Samaritans — Idles
I’ve become obsessed with this song. It contains an important message that is beginning to be heard, but still needs to be heard more widely. This is a song for now.
Discovering Idles has felt a bit like discovering Pulp when they released Common People. Although 9-year-old me didn’t really understand what appealed to me about Pulp, now I think I do. Distinctive-sounding music, yes. But also lyrics that are interesting (a rarity in and of itself), and important, and for right now.
The first time I knowingly heard Idles it was when another song was played on the radio in the morning, Great. I remember sitting up in my bed, astonished at the lyrics. You don’t often hear songs that are so political, especially ones that actually hit the nail on the head — and say what I would want to say, but so much better.
Another perspective on the troubles faced by HMV. Lis Ferla echoes my thoughts on why bricks-and-mortar record stores of all sorts are a vital part of the music ecosystem.
But for me, it’s about the ceremony. The owning of a tangible product. It’s the reason behind the hall cupboard stacked high with CDs I lack the immediate capacity to play, and the records that take pride of place in the living room. It’s why I’ve never gotten on board with streaming, preferring the relative “ownership” of a digital download when it’s the cheapest, easiest way to get my fix.
Windowlicker — Aphex Twin
The other day we heard Windowlicker by Aphex Twin being played on BBC Radio 6 Music in the morning. On the one hand, this is very excellent. On the other, it has made it less likely that Alex will let me set the radio alarm to wake us up with 6 Music in the new year.
Needless to say, Windowlicker is a masterpiece. At the time it was mind-bendingly futuristic-sounding. 20 years on it still sounds pretty fresh and exciting.
It was also the last thing Aphex Twin released before Drukqs, which might explain why the album got mixed reviews.
When the video for Windowlicker was featured on one of those Channel 4 top 100 programmes, it resulted in this fantastic TV moment, featuring Frank Sidebottom.
This post really underlines how media companies have taken the web in totally the wrong direction.
It shows how media organisations like CNN and NPR brought out lightweight “text only” versions of their websites to help hurricane-stricken areas with low bandwidth.
…in some aspects, they are actually better than the original.
Most importantly, it’s user friendly. People get what they came for (the news) and are able to accomplish their tasks.
It reminds me of the GDPR compliant version of the USA Today website, which many noted was actually a far better experience than the standard version that was filled with trackers and ads.
Because of #GDPR, USA Today decided to run a separate version of their website for EU users, which has all the tracking scripts and ads removed. The site seemed very fast, so I did a performance audit. How fast the internet could be without all the junk! 🙄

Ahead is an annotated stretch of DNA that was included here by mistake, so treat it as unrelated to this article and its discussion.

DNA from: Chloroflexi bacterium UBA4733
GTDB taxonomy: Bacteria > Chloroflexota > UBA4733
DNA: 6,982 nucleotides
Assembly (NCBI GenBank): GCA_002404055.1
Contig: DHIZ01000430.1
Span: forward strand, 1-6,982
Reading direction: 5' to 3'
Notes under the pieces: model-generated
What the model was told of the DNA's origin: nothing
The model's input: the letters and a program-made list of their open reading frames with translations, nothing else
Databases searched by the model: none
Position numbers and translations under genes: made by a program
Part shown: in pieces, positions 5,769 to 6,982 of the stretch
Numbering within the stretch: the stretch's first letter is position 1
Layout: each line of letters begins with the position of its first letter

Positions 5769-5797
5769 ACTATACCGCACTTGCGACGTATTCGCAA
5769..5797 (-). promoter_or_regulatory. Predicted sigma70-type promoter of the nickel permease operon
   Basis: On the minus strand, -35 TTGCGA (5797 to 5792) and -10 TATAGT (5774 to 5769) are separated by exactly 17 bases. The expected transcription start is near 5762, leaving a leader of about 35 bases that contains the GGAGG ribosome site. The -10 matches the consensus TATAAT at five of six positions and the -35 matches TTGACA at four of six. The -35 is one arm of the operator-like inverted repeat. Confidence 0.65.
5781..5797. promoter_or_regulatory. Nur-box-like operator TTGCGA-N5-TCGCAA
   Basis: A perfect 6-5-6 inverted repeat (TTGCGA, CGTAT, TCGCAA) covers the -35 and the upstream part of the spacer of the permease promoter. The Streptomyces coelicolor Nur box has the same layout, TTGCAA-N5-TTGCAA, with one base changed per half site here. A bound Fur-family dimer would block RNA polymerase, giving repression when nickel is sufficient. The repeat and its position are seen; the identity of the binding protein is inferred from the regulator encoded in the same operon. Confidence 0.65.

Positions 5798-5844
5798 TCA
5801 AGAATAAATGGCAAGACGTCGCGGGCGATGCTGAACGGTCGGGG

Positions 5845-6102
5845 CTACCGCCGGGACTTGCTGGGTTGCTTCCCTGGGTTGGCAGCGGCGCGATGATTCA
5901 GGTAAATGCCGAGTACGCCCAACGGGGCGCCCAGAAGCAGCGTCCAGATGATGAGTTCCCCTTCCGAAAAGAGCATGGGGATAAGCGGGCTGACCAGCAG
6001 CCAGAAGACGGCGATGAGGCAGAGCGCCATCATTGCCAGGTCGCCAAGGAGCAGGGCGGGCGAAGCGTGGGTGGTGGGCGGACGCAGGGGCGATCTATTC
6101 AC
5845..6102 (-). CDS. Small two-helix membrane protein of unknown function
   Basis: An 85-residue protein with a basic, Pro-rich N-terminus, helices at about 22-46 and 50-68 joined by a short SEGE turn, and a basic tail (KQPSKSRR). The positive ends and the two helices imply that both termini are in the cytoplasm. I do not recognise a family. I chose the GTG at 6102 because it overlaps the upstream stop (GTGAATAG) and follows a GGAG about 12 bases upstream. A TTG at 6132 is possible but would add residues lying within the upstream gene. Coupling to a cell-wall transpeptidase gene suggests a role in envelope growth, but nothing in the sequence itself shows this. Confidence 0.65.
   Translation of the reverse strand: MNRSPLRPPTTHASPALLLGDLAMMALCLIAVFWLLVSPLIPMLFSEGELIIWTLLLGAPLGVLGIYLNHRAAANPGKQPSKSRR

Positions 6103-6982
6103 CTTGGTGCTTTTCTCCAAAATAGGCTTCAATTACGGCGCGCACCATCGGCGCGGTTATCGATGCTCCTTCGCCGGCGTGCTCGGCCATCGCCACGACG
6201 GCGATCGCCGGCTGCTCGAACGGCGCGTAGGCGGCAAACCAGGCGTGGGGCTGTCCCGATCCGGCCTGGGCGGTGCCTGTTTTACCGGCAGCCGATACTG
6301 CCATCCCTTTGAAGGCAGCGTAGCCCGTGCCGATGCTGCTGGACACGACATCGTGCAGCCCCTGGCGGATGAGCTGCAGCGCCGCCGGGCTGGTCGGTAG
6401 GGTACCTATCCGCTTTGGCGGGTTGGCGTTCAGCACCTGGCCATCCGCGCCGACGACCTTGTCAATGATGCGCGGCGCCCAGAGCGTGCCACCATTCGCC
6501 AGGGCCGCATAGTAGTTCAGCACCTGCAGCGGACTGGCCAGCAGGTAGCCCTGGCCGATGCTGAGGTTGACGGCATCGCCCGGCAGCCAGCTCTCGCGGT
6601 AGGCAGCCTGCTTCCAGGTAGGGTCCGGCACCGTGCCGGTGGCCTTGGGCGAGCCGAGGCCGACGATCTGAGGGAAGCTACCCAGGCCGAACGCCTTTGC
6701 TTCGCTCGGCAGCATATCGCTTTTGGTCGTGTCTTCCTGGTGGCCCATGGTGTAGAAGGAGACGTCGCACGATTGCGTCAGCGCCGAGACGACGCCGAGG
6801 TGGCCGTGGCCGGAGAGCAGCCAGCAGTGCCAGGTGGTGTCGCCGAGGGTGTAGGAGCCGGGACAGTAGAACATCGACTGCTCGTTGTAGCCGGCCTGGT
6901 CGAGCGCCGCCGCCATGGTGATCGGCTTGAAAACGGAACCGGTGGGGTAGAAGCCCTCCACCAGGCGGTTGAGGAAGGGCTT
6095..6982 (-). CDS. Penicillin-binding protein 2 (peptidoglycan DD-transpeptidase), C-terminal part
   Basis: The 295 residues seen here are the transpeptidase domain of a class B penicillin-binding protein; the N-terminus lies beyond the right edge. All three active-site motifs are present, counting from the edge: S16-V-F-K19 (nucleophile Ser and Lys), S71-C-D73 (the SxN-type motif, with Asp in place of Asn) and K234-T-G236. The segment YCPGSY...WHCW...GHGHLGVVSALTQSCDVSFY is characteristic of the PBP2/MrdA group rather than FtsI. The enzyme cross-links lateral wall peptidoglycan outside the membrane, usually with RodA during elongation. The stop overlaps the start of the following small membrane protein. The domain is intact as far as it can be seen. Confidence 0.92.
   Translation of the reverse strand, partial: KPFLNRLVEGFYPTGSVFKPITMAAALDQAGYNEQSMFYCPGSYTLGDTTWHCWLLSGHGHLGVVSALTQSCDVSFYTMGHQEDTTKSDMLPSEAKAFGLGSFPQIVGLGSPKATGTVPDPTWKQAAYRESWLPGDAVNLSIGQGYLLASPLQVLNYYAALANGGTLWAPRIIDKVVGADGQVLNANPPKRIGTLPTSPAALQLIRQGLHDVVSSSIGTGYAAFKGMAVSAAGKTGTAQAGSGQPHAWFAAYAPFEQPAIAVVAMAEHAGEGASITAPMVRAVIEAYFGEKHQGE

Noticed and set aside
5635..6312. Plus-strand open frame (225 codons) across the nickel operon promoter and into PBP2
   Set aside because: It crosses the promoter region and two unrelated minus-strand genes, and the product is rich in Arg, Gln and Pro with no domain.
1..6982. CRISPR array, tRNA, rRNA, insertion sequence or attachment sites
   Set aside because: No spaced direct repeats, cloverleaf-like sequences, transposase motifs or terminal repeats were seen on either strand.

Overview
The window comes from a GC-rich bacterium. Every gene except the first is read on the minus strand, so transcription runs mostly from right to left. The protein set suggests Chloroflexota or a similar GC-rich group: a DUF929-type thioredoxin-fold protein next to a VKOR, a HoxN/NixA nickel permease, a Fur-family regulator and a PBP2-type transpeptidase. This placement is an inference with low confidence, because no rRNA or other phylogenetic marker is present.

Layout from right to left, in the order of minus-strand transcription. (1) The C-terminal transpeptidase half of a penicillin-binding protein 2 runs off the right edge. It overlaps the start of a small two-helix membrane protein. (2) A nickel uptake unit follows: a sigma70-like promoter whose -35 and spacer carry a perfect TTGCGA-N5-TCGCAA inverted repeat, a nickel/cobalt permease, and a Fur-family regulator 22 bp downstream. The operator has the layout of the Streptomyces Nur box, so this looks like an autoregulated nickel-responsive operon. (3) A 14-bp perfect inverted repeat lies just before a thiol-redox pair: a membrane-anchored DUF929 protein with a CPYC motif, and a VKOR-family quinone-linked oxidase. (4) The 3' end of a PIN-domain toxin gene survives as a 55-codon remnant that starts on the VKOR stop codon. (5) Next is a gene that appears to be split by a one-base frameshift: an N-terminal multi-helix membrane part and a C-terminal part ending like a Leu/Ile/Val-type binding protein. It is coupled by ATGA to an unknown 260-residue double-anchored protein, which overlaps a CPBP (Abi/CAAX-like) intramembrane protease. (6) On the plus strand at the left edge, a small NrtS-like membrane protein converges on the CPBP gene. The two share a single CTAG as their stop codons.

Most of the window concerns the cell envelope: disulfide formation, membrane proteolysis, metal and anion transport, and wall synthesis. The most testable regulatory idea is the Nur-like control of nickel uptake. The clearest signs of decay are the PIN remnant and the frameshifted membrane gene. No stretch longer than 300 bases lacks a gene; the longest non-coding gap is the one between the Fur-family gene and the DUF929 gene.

5.2MB → 500KB pic.twitter.com/xwSqqsQR3s
— Marcel Freinbichler (@fr3ino) May 26, 2018
Think how brilliant the web could be again, if people removed all the crap from their pages and focused on what users actually need.
There is a stereotype about mildly panicking male shoppers wandering around shops at the last minute on Christmas Eve, not quite knowing what to buy. I learnt that such people were not always male, and some of them were rather old enough to know better than to leave things at the last minute. Read full articleComment
How technology affects the way we write — but not necessarily in the ways we expect. I was particularly struck by the idea that one of the biggest changes has been how the “distinction between revision and composition began to erode entirely” with the advent of computers.
Solstice – Light Out — Anna Meredith ft. Scottish Ensemble
I’m really taken with Anno: Four Seasons. It weaves new compositions by Anna Meredith into Antonio Vivaldi’s Four Seasons, performed by the Scottish Ensemble.
This track is the final on the album, finishing Winter — and apt for this moment.
Radio host Iain Lee kept a suicidal caller to his show on the line for half an hour while emergency services tracked him down after he revealed he had taken an overdose.
I didn’t hear this particular call. It sounds like it must have been an extraordinary piece of radio, handled brilliantly by Iain Lee and Katherine Boyle.
This is another example of why Iain Lee’s Late Night Alternative is one of the most important programmes on radio.
Mental health has been a running theme of the programme almost since day one. I have probably learnt more about mental health from the Late Night Alternative than anywhere else.
But above all, it’s a programme about life.
Last week, one highly amusing caller talked about how her family had accidentally walked in on her father masturbating. The next caller apologised for making a clunky gear change, before talking about how his wife had died that day.
How extraordinary to think that people in this sort of position would turn to a radio show. Iain Lee sets out to provide an alternative to endless Brexit phone-ins. Continually, this programme demonstrates why we need that alternative.
This is a bit of a sales pitch, but it is a good piece on the importance of writing regularly.